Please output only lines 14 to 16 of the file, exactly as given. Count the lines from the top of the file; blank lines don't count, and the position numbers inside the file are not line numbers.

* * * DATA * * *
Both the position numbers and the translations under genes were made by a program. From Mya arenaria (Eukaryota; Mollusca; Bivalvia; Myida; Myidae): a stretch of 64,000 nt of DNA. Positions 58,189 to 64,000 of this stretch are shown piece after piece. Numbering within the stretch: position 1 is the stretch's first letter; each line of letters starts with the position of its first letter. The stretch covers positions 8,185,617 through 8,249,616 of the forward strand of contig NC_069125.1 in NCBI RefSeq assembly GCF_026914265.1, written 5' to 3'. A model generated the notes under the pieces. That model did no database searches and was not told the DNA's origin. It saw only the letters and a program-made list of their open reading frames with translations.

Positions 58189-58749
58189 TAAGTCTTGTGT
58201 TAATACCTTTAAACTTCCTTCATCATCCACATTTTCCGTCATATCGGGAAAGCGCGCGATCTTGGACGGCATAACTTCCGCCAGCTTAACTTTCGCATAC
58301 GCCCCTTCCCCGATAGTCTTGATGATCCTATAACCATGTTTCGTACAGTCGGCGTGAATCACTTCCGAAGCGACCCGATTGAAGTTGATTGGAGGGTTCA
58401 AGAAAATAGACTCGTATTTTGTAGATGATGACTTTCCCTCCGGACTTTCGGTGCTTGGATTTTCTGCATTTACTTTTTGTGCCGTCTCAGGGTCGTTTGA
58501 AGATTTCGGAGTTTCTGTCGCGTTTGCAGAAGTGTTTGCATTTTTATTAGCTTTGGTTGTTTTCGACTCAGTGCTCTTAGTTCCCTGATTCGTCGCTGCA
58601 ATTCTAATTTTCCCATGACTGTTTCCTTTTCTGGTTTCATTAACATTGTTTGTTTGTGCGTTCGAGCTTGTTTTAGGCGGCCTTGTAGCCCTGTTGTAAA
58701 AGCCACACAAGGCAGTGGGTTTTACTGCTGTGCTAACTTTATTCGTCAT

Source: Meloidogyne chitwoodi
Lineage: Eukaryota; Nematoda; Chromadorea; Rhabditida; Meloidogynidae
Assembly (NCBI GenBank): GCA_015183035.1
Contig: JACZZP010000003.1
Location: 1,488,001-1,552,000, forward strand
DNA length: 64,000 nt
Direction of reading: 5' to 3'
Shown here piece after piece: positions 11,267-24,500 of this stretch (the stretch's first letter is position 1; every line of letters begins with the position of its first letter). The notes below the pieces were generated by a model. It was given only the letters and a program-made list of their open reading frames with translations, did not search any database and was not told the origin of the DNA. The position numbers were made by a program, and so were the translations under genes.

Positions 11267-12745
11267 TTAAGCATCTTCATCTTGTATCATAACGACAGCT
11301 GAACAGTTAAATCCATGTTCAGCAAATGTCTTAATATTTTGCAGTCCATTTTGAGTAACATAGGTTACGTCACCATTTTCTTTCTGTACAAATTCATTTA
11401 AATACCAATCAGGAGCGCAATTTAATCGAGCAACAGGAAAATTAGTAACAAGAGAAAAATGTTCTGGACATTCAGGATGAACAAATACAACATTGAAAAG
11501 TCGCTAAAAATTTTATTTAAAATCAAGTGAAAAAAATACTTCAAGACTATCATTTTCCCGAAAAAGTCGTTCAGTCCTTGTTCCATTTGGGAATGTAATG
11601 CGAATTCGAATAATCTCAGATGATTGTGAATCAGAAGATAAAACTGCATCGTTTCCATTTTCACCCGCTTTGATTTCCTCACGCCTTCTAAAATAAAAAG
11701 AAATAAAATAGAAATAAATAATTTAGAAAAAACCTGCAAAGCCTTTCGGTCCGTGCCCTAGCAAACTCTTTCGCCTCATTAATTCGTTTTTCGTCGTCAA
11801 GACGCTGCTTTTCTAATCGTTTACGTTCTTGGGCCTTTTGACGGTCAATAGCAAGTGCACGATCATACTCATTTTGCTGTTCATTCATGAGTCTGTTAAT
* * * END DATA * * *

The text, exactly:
Location: 1,488,001-1,552,000, forward strand
DNA length: 64,000 nt
Direction of reading: 5' to 3'